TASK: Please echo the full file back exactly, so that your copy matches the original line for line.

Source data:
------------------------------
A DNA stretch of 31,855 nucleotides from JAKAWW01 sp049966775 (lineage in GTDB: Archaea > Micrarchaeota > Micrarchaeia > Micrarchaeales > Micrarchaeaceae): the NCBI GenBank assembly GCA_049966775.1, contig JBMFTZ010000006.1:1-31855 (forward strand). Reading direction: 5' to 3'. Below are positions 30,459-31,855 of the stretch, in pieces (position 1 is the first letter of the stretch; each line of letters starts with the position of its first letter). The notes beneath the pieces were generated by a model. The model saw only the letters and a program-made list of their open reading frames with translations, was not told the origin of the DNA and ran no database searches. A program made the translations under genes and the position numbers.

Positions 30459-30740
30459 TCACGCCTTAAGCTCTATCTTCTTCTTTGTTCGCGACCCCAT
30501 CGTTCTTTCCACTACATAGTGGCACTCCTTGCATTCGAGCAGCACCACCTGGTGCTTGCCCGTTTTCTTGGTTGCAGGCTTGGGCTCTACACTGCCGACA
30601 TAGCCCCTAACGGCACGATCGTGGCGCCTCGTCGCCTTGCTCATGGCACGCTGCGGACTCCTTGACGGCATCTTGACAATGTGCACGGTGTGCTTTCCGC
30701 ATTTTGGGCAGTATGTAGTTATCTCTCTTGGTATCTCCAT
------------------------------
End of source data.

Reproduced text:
A DNA stretch of 31,855 nucleotides from JAKAWW01 sp049966775 (lineage in GTDB: Archaea > Micrarchaeota > Micrarchaeia > Micrarchaeales > Micrarchaeaceae): the NCBI GenBank assembly GCA_049966775.1, contig JBMFTZ010000006.1:1-31855 (forward strand). Reading direction: 5' to 3'. Below are positions 30,459-31,855 of the stretch, in pieces (position 1 is the first letter of the stretch; each line of letters starts with the position of its first letter). The notes beneath the pieces were generated by a model. The model saw only the letters and a program-made list of their open reading frames with translations, was not told the origin of the DNA and ran no database searches. A program made the translations under genes and the position numbers.

Positions 30459-30740
30459 TCACGCCTTAAGCTCTATCTTCTTCTTTGTTCGCGACCCCAT
30501 CGTTCTTTCCACTACATAGTGGCACTCCTTGCATTCGAGCAGCACCACCTGGTGCTTGCCCGTTTTCTTGGTTGCAGGCTTGGGCTCTACACTGCCGACA
30601 TAGCCCCTAACGGCACGATCGTGGCGCCTCGTCGCCTTGCTCATGGCACGCTGCGGACTCCTTGACGGCATCTTGACAATGTGCACGGTGTGCTTTCCGC
30701 ATTTTGGGCAGTATGTAGTTATCTCTCTTGGTATCTCCAT